What's one of your worst memories? How did it make you feel? According to psychologists, remembering the emotions felt during a negative personal experience, such as how sad you were or how embarrassed you felt, can lead to emotional distress, especially when you can't stop thinking about it.
When these negative memories creep up, thinking about the context of the memories, rather than how you felt, is a relatively easy and effective way to alleviate the negative effects of these memories, a new study suggests.
Researchers at the Beckman Institute at the University of Illinois, led by psychology professor Florin Dolcos of the Cognitive Neuroscience Group, studied the behavioral and neural mechanisms of focusing away from emotion during recollection of personal emotional memories, and found that thinking about the contextual elements of the memories significantly reduced their emotional impact.
"Sometimes we dwell on how sad, embarrassed, or hurt we felt during an event, and that makes us feel worse and worse. This is what happens in clinical depression—ruminating on the negative aspects of a memory," Dolcos said. "But we found that instead of thinking about your emotions during a negative memory, looking away from the worst emotions and thinking about the context, like a friend who was there, what the weather was like, or anything else non-emotional that was part of the memory, will rather effortlessly take your mind away from the unwanted emotions associated with that memory. Once you immerse yourself in other details, your mind will wander to something else entirely, and you won't be focused on the negative emotions as much."
This simple strategy, the study suggests, is a promising alternative to other emotion-regulation strategies, like suppression or reappraisal.
"Suppression is bottling up your emotions, trying to put them away in a box. This is a strategy that can be effective in the short term, but in the long run, it increases anxiety and depression," explains Sanda Dolcos, co-author on the study and postdoctoral research associate at the Beckman Institute and in the Department of Psychology.
"Another otherwise effective emotion regulation strategy, reappraisal, or looking at the situation differently to see the glass half full, can be cognitively demanding. The strategy of focusing on non-emotional contextual details of a memory, on the other hand, is as simple as shifting the focus in the mental movie of your memories and then letting your mind wander."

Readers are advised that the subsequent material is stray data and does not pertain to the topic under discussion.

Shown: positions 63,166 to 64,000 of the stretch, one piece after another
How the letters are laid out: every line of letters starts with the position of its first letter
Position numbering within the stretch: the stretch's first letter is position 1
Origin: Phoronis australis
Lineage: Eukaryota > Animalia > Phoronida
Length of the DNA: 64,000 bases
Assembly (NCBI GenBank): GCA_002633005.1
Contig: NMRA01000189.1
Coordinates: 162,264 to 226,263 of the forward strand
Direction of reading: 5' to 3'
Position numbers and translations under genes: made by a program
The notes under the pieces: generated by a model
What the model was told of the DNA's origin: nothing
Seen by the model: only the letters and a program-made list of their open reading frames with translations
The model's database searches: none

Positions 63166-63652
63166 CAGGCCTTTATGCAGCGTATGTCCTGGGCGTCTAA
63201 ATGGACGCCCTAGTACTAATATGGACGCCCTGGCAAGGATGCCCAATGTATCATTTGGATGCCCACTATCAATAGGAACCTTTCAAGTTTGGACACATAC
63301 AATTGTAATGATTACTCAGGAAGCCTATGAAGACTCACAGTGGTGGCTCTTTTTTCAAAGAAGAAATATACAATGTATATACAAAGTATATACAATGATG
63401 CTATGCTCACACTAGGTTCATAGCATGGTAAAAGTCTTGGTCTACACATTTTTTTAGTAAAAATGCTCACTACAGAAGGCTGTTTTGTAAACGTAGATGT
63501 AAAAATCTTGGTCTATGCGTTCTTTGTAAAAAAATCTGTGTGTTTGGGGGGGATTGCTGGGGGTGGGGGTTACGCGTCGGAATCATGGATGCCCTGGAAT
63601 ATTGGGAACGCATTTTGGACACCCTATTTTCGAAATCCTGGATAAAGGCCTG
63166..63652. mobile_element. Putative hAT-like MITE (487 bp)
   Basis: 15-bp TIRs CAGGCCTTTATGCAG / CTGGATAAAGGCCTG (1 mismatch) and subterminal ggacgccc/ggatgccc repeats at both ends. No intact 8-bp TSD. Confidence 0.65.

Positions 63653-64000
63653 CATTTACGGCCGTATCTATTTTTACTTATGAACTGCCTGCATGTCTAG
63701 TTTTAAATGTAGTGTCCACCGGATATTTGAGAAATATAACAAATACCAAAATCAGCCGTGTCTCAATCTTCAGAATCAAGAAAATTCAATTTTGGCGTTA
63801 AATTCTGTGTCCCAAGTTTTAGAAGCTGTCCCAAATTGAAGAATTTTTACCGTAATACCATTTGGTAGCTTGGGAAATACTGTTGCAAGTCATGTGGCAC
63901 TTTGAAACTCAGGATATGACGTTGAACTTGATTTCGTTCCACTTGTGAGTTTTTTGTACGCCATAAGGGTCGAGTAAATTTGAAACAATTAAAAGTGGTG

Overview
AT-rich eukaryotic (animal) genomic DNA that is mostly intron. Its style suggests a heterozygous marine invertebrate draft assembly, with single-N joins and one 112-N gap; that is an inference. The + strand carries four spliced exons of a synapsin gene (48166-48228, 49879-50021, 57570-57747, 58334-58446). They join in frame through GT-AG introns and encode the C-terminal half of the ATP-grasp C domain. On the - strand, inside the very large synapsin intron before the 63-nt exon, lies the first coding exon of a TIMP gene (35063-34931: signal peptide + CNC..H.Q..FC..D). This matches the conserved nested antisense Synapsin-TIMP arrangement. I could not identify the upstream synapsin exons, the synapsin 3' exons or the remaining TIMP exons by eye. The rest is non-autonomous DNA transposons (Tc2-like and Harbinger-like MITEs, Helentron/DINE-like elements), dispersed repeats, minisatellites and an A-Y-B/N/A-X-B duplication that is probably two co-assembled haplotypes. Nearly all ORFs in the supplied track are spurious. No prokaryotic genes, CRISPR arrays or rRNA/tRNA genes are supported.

Not only does this strategy allow for effective short-term emotion regulation, but it has the possibility of lessening the severity of a negative memory with prolonged use.
In the study, participants were asked to share their most emotional negative and positive memories, such as the birth of a child, winning an award, or failing an exam, explained Sanda Dolcos. Several weeks later participants were given cues that would trigger their memories while their brains were being scanned using magnetic resonance imaging (MRI). Before each memory cue, the participants were asked to remember each event by focusing on either the emotion surrounding the event or the context. For example, if the cue triggered a memory of a close friend's funeral, thinking about the emotional context could consist of remembering your grief during the event. If you were asked to remember contextual elements, you might instead remember what outfit you wore or what you ate that day.
"Neurologically, we wanted to know what happened in the brain when people were using this simple emotion-regulation strategy to deal with negative memories or enhance the impact of positive memories," explained Ekaterina Denkova, first author of the report. "One thing we found is that when participants were focused on the context of the event, brain regions involved in basic emotion processing were working together with emotion control regions in order to, in the end, reduce the emotional impact of these memories."
Using this strategy promotes healthy functioning not only by reducing the negative impact of remembering unwanted memories, but also by increasing the positive impact of cherished memories, Florin Dolcos said.
In the future, the researchers hope to determine if this strategy is effective in lessening the severity of negative memories over the long term. They also hope to work with clinically depressed or anxious participants to see if this strategy is effective in alleviating these psychiatric conditions.